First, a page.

The histopathology of alopecia areata in vertical and horizontal sections

    December 2001 in “Dermatologic Therapy
    David Whiting
    Image of study
    TLDR Horizontal scalp biopsy sections are better for diagnosing alopecia areata, showing fewer hair follicles and more miniaturized hairs.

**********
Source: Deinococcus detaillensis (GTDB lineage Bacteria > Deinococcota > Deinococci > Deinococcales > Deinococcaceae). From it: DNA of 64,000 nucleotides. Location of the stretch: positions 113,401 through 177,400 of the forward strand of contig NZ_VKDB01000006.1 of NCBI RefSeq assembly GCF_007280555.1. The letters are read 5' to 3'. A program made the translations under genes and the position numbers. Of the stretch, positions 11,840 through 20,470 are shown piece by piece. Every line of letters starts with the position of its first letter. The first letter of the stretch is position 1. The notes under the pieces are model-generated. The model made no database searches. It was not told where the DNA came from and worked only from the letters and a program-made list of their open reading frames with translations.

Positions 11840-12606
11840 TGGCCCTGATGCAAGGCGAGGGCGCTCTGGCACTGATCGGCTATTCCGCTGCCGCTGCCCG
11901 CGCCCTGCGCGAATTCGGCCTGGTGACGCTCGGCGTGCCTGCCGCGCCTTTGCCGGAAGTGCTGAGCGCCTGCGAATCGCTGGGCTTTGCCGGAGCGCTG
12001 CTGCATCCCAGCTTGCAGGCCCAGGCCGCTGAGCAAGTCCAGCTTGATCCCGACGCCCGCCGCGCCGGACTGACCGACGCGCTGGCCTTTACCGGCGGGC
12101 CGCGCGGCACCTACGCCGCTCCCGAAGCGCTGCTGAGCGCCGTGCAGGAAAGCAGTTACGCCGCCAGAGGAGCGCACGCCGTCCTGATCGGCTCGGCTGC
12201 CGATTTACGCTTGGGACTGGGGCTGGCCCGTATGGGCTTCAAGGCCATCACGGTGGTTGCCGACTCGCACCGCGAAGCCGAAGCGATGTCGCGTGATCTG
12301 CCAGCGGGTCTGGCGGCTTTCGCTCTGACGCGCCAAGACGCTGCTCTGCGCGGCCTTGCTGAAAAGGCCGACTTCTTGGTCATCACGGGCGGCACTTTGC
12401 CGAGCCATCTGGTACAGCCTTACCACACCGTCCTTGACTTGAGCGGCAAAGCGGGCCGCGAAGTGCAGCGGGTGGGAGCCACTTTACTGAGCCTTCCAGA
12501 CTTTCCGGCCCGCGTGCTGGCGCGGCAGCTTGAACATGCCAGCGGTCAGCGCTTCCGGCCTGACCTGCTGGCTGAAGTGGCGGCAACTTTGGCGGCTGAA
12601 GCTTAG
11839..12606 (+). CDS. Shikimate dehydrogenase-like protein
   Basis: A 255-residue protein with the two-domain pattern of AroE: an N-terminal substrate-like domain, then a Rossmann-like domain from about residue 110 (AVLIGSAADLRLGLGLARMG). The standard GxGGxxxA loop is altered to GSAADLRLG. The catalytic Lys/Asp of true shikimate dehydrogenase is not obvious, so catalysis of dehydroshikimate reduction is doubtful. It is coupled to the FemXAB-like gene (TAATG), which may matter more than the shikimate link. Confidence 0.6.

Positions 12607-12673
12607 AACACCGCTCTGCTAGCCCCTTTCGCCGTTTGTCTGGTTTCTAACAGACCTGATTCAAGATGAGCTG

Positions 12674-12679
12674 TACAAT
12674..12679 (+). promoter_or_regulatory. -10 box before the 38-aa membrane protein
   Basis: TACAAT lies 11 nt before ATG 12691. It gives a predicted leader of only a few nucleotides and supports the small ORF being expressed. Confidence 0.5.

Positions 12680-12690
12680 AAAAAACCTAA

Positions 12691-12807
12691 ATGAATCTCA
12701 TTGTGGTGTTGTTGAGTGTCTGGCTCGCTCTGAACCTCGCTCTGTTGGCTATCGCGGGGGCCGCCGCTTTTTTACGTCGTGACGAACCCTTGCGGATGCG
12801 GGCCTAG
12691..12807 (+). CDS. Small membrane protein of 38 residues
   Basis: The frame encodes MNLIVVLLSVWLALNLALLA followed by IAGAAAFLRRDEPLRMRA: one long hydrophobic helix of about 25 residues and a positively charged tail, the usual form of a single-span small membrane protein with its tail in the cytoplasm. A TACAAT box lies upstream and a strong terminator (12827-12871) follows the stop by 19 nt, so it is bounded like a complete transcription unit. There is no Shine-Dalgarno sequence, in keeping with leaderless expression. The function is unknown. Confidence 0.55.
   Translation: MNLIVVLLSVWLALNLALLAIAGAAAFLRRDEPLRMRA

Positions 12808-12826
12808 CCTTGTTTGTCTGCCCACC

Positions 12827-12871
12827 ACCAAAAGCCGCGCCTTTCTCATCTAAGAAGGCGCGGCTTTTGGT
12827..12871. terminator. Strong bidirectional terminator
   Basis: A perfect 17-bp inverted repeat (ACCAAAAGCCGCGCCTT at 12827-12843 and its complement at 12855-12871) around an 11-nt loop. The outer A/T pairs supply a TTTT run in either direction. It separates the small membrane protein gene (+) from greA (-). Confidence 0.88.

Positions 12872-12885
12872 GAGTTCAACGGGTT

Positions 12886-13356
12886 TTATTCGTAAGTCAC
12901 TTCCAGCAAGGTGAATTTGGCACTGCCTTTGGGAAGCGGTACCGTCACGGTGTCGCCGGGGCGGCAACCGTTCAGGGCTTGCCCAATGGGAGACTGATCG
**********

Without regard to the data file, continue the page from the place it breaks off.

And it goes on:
In 2001, David A. Whiting's study on the histopathology of alopecia areata (AA) analyzed 494 scalp biopsies and highlighted the diagnostic benefits of using horizontal sections. The study found that AA patients had about 25% fewer follicles than controls, with an average of 30 hairs per 4 mm punch biopsy, including an abnormal terminal:vellus ratio of 1.3:1 and an anagen:telogen ratio of 62:38. Key histopathologic features of AA included peribulbar and intrabulbar mononuclear infiltrates, degenerative changes in the hair matrix, and increased numbers of miniaturized vellus hair follicles. The sex ratio of AA patients varied with age, and a 21% reduction in follicular counts was observed in patients aged 61-75. Alopecia universalis (AU) showed a 15% reduction in follicular counts compared to other AA types. Horizontal sections were deemed more useful than vertical sections for diagnosing and providing prognostic information in AA, particularly in cases lacking characteristic peribulbar inflammatory infiltrate.
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